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How to Balance Macronutrients in Meals_Final

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>> Hey there. It's great to see you again. So far, we have discussed each of the three macronutrients, protein, fat, and carbohydrates all individually. Now we're going to bring it together. In this lecture, we're going to discuss diets based around four basic carbohydrate diet levels for optimum hormone health along with recommendations about the proportions of fat, protein, and carbohydrates to eat, to help balance hormones. Now I want to point out that the macronutrient levels described in this lecture differs somewhat from the proper guidelines you may be most familiar with. By offering a different system and perspective on what constitutes a low or high-carbohydrate diet, we're not saying that the USDA is wrong, we're offering you just that another system and perspective. Because as you've learned as a Health Coach, there are a ton of dietary theories out there and some of them conflict. So while the long health stance has been that people should aim to get about 45 to 65 of their total daily calorie intake from carbohydrates, there's tons of growing research point to the fact that this is too much for the average person and can actually work against their health. We have different nutritional requirements from person to person, but looking at the general population, most people eat too little healthy fat, too much protein, and too many carbohydrates. You'll want to assess what your clients are eating in terms of the ratios of macronutrients per meal, and then help them make a shift toward a more balanced diet based on their hormonal health issues. Slowly increasing fat and decreasing carbohydrates is beneficial to shifting the body away from inflammation and into health. So keep in mind that the ranges and ratios discussed in this lecture may be different than the standard definitions. What we're offering you in this lecture is an alternative way of looking at macronutrient ratios from the lens of optimal health and hormone balance. This perspective caps the general recommended carbohydrate intake at a level that the USDA considers to be moderate or even low. You may have some clients who do better with the traditional recommendations. The most important thing to remember is that you want to help your clients find an optimal macronutrient balance for them, one that incorporates a generous amount of healthy fat and adequate amount of protein and enough carbohydrates to support their lifestyle requirements, but not more. The first thing to consider with your clients is their intake of simple carbohydrates. You know what I'm talking about, the bread, and crackers, pasta, sweets, and other refined-grain products. This one group of foods has the biggest impact on your client's endocrine system. There's a big difference between eating your entire daily carbohydrate allowance in simple carbohydrates like those I've just mentioned verses complex carbohydrates in resistant starches. Simple carbohydrates are broken down immediately, absorbed into the system and either used as energy or stored that takes almost no energy to get that energy. Couple that with the typical sedentary lifestyle, and you can see how that's problematic. On the other hand, complex carbohydrates, like whole grains, starchy vegetables, and beans take a lot of energy to breakdown and turn into glucose. That glucose is going to be released slowly into the system, making it less likely to be stored as fat. Carbohydrates are traditionally classified as simple or complex, but from the perspective of a hormone balancing diet, we also like to distinguish a third, moderate carbohydrates. These are foods, like whole fruits and lentils that work for some clients but not for others. These are slower to digest than simple carbs but require less energy than the complex carbs. It's important for your clients to eat a balance of different kinds of carbohydrates to meet both their immediate and long-term energy needs. There are four basic carbohydrate diet levels, very low, low, moderate, and high. Let's take a look at what each of these look like from a model of eating for optimal health and hormone balance. A very low carbohydrate diet is the diet where less than 10% of your dietary calories comes from carbohydrates. For an average woman, this is less than 50% grams per day. At this level, all simple sugars are eliminated allowing carbohydrates to come solely from vegetables and limited amounted of whole grains. Remember the Atkins fat in the early 2000s, this is the kind of carbohydrate level required for this diet. For most people, it's not sustainable long-term because it's really restrictive and extreme, but it does work for some people. The people who benefit most from this way of eating are those with Alzheimer's disease and epilepsy. Why? Alzheimer's has been described as insulin resistance in the brain exhibiting many of the same inflammatory markers as Type 2 diabetes. Research shows that our thyroid hormones are influenced by major changes in the amount of carbohydrates consumed. A sudden large decrease in carbohydrates can result in formation of an abnormal T3 called Reverse T3 or rT3. This can cause all the symptoms of hypothyroidism, even though all the lab tests still look normal. Very low carbohydrates diets aren't recommended for many people from a hormone balancing stand point. They're difficult to follow and have a tendency to have a negative impact on hormone balance. If pursued, they should be approached slowly with plenty of time to allow the body to adjust. The low carbohydrate diet is a diet with 10% to 15% of calories coming from carbohydrates. This works out to about 50 grams to 75 grams for an average woman. Low-carbohydrate diet is recommended for people who need to lose weight require severe blood sugar regulation, have polycystic ovarian syndrome, or struggle with depression or anxiety. However, this diet can still trigger the Reverse T3 reaction we just talked about, so it's best to approach slowly. In obese woman with polycystic ovarian syndrome, decreasing carbohydrates and replacing them with mono and polyunsaturated fats has been shown to improve both insulin resistance and blood lipid profile. Again, simple carbohydrates are limited in this diet which requires the lion's share of carbohydrates to be fiber rich or starchy. If you have a client who's on a low-carb eating plan, encourage him or her to include some of the resistant starches to help them keep their energy levels up. A moderate carbohydrate diet is a diet where 15% to 30% of calories comes from carbohydrates, about 75 grams to 150 grams for an average woman. The people who benefit from this diet include generally healthy people looking to maintain their weight as well as those with adrenal fatigue and hypothyroidism. In a study that compared low-fat diet, a moderate carbohydrate diet, and a very low carbohydrate diet, the very low carbohydrate diet while effective, increased cortisol levels in the body. On the other hand, the moderate carbohydrate diet didn't cause increased cortisol levels. This means that a moderate carbohydrate diet would be less likely to overtax the adrenal glands in clients with adrenal fatigue. A high carbohydrate diet is a diet where more than 30% of total calories comes from carbohydrate sources. This translates to more than 150 grams per day for an average woman. This diet is recommended for high performance athletes of both genders and pregnant and breast-feeding woman. Woman who are pregnant or breast-feeding have a much higher energy need in order to adequately nourish the baby. In pregnancy, a natural state of insulin resistance is produced in order to ensure higher circulating glucose which then passes through the placenta to nourish the baby. Women who are pregnant should take care not to consume a carbohydrate level of more than 40% or about 200 grams a day. Carbohydrate intake over 200 grams a day in late pregnancy has been shown to significantly increase the risk of gestational diabetes as well as unnecessarily increase the weight and body fat of the baby. So why do we lead with all this information about carbs? The first step in creating a diet with macronutrients balanced for an individual's particular hormonal health needs is to select the level of carbohydrates. After them, it's time to consider protein. Generally speaking, protein intake should be about 1 gram to 1.5 grams per kilogram of body weight. For example, a woman who weighs 150 pounds or 68 kilograms would require between 50 grams to 100 grams or 10% to 20% of their diet. There are circumstances that merit a higher protein level, such as weight loss, diabetes, and building muscle mass. In these cases, the recommended level is 20% to 30% of the diet or between 100 grams and 150 grams of protein for the woman in our example. It's important, as we've discussed to eat good quality proteins. If a client chooses to eat a diet that's mostly or completely plant-based, they should calculate both the carbohydrate and protein in each protein source they consume to make sure they aren't getting too many carbohydrates in their meals. The last macronutrient factor is fat. There is an easy way to figure this one out. Everything that a client eats that's not carbohydrates or protein based on the ratios we just discussed is fat. So it comes down to simple math. Let's say your client Dean needs to be eating a moderate carbohydrate diet and has normal protein requirements. The ratio of fat required in his diet is 40% to 50% of total calories consumed. Now you may be thinking, what? Does this percentage seem shocking? I guarantee it will seem outrageous to some of your clients, so prepare for some resistance. We want to make clear that you should not recommend that your clients jump into a higher fat diet rapidly, but encourage them to start experimenting slowly with decreasing their intake of carbs and proteins while bumping up the amount of healthy fats in the diet. We want you to understand why this is recommended. So let's start by discussing why a low fat diet really isn't recommended for anyone, despite over 30 years of recommendations from nutrition experts. We raise this again because it may be a challenge to help your clients who are chronic dieters to see that eating low fat may have no benefit for them. You never want to come at your clients with facts and push them to eat a certain way, but we do want you to have the knowledge to explain why this is when your clients ask how this can be possible. Simply put, fat doesn't make you fat. If anything, too many carbohydrates can make you fat. Simple sugars in high quantities that the average person consumes them put too much energy into the body all at once, forcing the body to store that entry as fat. In a study that was conducted on obese, otherwise healthy woman over a six-month period, half of the group was assigned to follow a diet low in carbohydrates, less than 20% of their total calories coming from carbs, and the other half was assigned to a low-fat diet, less than 30% of their total calories coming from fat. Both groups ate a normal amount of protein. They found that women eating a high percentage of calories as fat, including intakes of saturated fat and cholesterol, naturally decreased the caloric intake and lost weight. At the same time, they were able to maintain normal levels of blood pressure, blood lipids, glucose, and insulin. This data suggests that the previously reported harmful effects of high fat diets on the body and cardiac health are decreased when carbohydrates are limited. Other findings in the study showed that these woman lost more fat from the abdominal area than the low fat dieters did. Keep in mind, abdominal fat is thought to be a risk factor for metabolic syndrome. So this is a big deal for keeping hormones balanced. All of this information is useful in theory, but let's apply it further, so you can really support your clients with balancing their diets. How would this ratio look on a plate? Well, it could look like a generous portion of green vegetables sautéed in coconut oil or ghee, a few slices of avocado, a 4 ounce to 5 ounce portion of protein, whether meat or vegetarian, and a small portion of a starchy vegetables, like sweet potatoes or butternut squash. Using this template, your clients can increase the fat slowly, adding more to the vegetables, adding in more avocado, and other fats, like seeds, and increasing the fat used to cook the protein in. Until they achieve that ratio that is roughly 20% protein, 30% carbohydrates, and 50% fat. This ratio is one example of balanced macronutrients that can be helpful for your clients. However, it's really important to remember that ratios are an imperfect way to express how we should be eating and nothing is set in stone. We recommend to you start with this suggested ratio of macronutrients and assess how your client responds to these initial guidelines. Then, you can tweak your approach based on their response. For instance, you may have a client who has blood sugar imbalances who wants to lose weight but isn't on this particular ratio of macronutrients, you might need to reevaluate their carbohydrate requirements and gradually increasing their intake of protein and fat to see if they respond better to a higher amount of protein and fat with fewer carbohydrates. To recap, you now know the four basic carbohydrate diet levels, which are very low, low, moderate, and high. These diets can all be used to address specific hormone imbalances and conditions. To create a customized diet of macronutrients balance for an individual's particular hormonal health needs, you must first select the level of carbohydrates then the level of protein, and that will determine how much fat should be included. It's important to remember that if your client is experiencing digestive issues, you should first refer him or her to a gastroenterologist or functionally-trained medical doctor for proper gut and digestive testing before making any dietary recommendations. What does your diet look like in terms of the macronutrients on your plate? What level of carbohydrates do you consume on an average day, and what about the protein and fat? Most importantly, does what you're doing currently work for you in your lifestyle or could you benefit from a shift in your macronutrient ratios? Head on over to the Facebook group and share your response, and let's see what we can learn from each other. Thank you for joining me and I look forward to seeing you in the next lecture.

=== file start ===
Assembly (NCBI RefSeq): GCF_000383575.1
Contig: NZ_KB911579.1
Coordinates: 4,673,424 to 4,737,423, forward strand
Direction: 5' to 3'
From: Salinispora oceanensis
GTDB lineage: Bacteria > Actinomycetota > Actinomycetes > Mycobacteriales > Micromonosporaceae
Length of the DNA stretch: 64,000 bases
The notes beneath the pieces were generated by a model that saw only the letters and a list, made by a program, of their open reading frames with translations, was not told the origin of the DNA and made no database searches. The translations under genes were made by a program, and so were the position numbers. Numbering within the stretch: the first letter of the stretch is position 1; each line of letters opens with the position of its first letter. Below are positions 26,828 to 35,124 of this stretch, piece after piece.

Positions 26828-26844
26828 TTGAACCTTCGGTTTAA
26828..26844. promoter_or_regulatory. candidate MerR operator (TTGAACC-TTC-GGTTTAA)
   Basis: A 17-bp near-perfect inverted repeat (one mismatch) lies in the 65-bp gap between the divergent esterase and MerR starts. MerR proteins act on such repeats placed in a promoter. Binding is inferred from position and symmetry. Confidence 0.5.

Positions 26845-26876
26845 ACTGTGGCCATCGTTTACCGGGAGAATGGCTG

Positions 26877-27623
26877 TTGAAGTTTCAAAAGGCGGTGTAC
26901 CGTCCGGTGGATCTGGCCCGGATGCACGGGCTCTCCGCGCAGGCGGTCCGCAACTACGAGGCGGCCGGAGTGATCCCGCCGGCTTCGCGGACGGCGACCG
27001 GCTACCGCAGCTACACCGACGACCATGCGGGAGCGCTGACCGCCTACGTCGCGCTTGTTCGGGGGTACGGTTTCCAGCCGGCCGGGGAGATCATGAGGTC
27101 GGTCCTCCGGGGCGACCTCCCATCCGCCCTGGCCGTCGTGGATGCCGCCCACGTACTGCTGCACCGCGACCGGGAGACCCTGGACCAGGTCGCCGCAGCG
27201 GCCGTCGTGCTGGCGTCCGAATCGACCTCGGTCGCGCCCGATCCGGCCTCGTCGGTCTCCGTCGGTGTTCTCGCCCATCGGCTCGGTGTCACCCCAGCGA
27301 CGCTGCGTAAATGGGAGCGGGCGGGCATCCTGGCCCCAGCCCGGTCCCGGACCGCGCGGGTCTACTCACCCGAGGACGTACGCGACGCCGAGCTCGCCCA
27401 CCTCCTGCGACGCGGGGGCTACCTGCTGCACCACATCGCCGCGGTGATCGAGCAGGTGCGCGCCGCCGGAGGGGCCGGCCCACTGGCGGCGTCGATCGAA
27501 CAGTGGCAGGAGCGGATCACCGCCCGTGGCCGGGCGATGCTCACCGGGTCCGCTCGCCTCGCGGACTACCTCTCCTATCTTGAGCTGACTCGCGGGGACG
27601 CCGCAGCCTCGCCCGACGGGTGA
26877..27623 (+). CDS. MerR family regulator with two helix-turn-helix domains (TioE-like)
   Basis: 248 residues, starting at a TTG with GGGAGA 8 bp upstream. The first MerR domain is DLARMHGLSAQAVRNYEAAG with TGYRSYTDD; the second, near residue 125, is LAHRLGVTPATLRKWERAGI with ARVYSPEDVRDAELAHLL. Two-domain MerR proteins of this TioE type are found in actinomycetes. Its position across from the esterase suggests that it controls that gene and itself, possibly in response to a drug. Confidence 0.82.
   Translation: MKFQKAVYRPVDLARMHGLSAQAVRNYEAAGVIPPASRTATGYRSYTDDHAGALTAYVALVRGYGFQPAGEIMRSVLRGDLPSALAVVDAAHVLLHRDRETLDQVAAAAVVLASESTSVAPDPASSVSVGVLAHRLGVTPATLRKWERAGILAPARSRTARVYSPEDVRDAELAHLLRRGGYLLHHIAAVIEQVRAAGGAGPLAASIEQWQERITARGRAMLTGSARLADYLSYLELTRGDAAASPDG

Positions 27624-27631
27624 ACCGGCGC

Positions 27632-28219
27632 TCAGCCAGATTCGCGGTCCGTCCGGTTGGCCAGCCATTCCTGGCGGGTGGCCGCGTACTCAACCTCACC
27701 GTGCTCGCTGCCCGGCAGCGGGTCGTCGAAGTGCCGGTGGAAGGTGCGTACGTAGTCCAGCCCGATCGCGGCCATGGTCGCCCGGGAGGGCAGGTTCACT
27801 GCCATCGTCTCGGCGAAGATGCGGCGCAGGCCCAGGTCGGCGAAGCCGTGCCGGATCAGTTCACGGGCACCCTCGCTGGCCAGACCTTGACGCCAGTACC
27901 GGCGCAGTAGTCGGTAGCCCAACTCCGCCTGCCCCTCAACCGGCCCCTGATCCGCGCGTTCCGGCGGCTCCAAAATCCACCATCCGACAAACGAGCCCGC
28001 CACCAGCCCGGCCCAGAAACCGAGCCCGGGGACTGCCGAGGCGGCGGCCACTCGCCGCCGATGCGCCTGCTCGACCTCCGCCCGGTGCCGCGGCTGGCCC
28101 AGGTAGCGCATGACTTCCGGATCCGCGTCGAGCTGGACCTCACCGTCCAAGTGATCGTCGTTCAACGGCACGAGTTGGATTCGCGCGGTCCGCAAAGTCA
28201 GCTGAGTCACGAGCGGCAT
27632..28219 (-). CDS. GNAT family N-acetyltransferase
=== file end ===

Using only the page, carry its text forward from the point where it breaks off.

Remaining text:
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Duration: 16 minutes and 25 seconds
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Language: English
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Posted by: ninaz on Mar 23, 2018

How to Balance Macronutrients in Meals_Final